NOTE: Originally published under the name “Poe Ghostal” on the now-defunct toy review website The Toy Pirate.
Toy Vault made its first impression on the action figure industry back in 1998, when it released a number of action figures based on J.R.R. Tolkien’s Lord of the Rings. They got the license through the Tolkien Estate, as opposed to ToyBiz, who had the rights only to the movie figures. Unfortunately, Toy Vault’s figures were soon overshadowed by the movie trilogy and the merchandising juggernaut behind it.
So Toy Vault moved to other literary niche markets—specifically, the works of H.P. Lovecraft. Instead of action figures, Toy Vault chose the ironic route, producing lovable stuffed animals of Lovecraft’s evil deity and his brethren—everything from your standard Cthulhu to Secret Agent Cthulhu and Dracthulhu, and even plush Shoggoths and Gugs.
I had read some time ago that Toy Vault was planning to produce a cute little plastic figure based on the design of the plush toys. I waited. The stars wheeled across the sky, the earth revolved on its axis, generations of insects rose and died, the galaxy drifted farther and farther from the universal core…and then I found myself in a science fiction-themed store, quite a distance in space and time from where I’d been when I first read of the Cthulhu plastic figure, and there he was.
I’ve never been one to care much about packaging, since I open all my toys, but the Cthulhu Plastic Figure has a surprisingly attractive clamshell package, with some nice graphics on the front and an amusing little description of Cthulhu on the back. The figure is prominently displayed, and the graphic of Cthulhu has some great color—this should please any MOC collector.
As for the figure itself…let’s start with Lovecraft’s description of Cthulhu (really, a description of a statue of Cthulhu):
A pulpy, tentacled head surmounted a grotesque and scaly body with rudimentary wings […] It represented a monster of vaguely anthropoid outline, but with an octopus-like head whose face was a mass of feelers, a scaly, rubbery-looking body, prodigious claws on hind and fore feet, and long, narrow wings behind. This thing, which seemed instinct with a fearsome and unnatural malignancy, was of a somewhat bloated corpulence […]
Obviously, Toy Vault’s figure is intended to be a “cutified” version of Cthulhu. But it does retain most of the iconic features, particularly the tentacled head and the big bulbous eyes. I’m not quite as fond of the vampire wings or the Pokémon-style claws, but on this sort of figure I don’t need it to be too textually accurate (the SOTA stuff is a different matter, but in the case of Cthulhu at least, they seem to have it covered).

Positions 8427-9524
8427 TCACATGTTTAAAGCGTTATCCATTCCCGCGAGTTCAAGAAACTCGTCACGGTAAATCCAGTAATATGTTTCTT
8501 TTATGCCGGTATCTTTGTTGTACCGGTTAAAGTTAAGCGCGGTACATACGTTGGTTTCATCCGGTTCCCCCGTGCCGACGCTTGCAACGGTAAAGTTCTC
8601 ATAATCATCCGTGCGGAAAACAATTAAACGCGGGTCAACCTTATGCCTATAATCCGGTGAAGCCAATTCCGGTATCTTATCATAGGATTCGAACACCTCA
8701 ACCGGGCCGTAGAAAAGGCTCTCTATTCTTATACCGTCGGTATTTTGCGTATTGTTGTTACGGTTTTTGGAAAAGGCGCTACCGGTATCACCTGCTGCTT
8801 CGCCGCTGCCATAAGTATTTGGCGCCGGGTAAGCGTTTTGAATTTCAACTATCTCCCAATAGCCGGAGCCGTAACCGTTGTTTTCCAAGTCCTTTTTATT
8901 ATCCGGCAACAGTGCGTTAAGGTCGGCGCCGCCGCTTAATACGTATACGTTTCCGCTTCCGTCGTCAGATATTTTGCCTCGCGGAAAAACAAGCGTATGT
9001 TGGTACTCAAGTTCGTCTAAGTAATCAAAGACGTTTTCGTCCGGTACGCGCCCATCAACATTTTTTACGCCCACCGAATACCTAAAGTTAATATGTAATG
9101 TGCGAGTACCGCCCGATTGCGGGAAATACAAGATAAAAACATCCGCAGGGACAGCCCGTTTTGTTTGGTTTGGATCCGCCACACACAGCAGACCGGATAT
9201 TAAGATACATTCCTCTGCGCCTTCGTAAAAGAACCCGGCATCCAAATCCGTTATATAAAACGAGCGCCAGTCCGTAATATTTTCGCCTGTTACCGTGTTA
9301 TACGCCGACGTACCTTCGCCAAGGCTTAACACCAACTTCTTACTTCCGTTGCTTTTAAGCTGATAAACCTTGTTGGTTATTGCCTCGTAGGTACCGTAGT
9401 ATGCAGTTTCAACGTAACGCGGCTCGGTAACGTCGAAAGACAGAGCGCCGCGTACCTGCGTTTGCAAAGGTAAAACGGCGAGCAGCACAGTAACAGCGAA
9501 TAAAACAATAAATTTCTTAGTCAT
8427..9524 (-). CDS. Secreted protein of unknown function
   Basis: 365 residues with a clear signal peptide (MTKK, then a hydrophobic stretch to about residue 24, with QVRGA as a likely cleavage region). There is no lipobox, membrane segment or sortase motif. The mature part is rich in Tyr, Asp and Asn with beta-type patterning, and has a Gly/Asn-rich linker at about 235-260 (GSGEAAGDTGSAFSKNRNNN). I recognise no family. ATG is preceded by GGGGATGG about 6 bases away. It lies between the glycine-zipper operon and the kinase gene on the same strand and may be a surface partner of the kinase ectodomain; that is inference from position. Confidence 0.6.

The little bugger is just under 4″ high and, being made of solid PVC plastic, seems to weigh about a third of a pound. However, he’s well-balanced and stands fine on his feet. This ancient one does take a hit in the paint department, for two reasons. First and foremost, the majority of the figure is painted a pastel blue. Why is Cthulhu blue? All of Toy Vault’s plush figures are bright green, and green is the color generally associated with Cthulhu. The gentle blue greatly increases the Pokémon similarity—he looks vaguely like Squirtle.1
Aside from the color choice, I had another problem with my figure’s paint: it scrapes off the hard plastic a bit too easily, and mine now has a small bare spot on his bulbous noggin.
Sadly, the Cthulhu Plastic Figure has no articulation at all. I thought at first he’d have at least arm articulation, but nothing doing—this is nothing more than a solid hunk of plastic.
Despite the lack of articulation, I wouldn’t give Cthulhu a zero for playability. As a wee lad, I had many toys that couldn’t move much—for instance, those plastic dinosaurs by Imperial, which used to be in every boy’s toybox—and the Pokemon toys are often just non-poseable plastic. I can see a kid—maybe a kid who loves Pokemon—playing with this toy. That said, I don’t think kids are the target audience anyway.
I bought li’l Cthulhu for $10, which I’m guessing is the suggested retail price. That’s freakishly expensive for an unposeable hunk of solid plastic. $4 or $5 for a niche market toy like this would be ideal, but I suspect that high production costs and a low production run drove the price up.
While it might seem like I’m giving this figure a bad rap, I actually consider it a solid middle-ground item. It takes some big hits from the price and the lack of articulation (particularly the former). But I love Lovecraft and Cthulhu, and that, combined with the childhood nostalgia I get from holding this solid plastic beastie (it really does remind me of those old Imperial toys), make this a figure worth purchasing for Lovecraft fans.
And how can I not have this figure to take a photo with it alongside SOTA’s figure, once that comes out?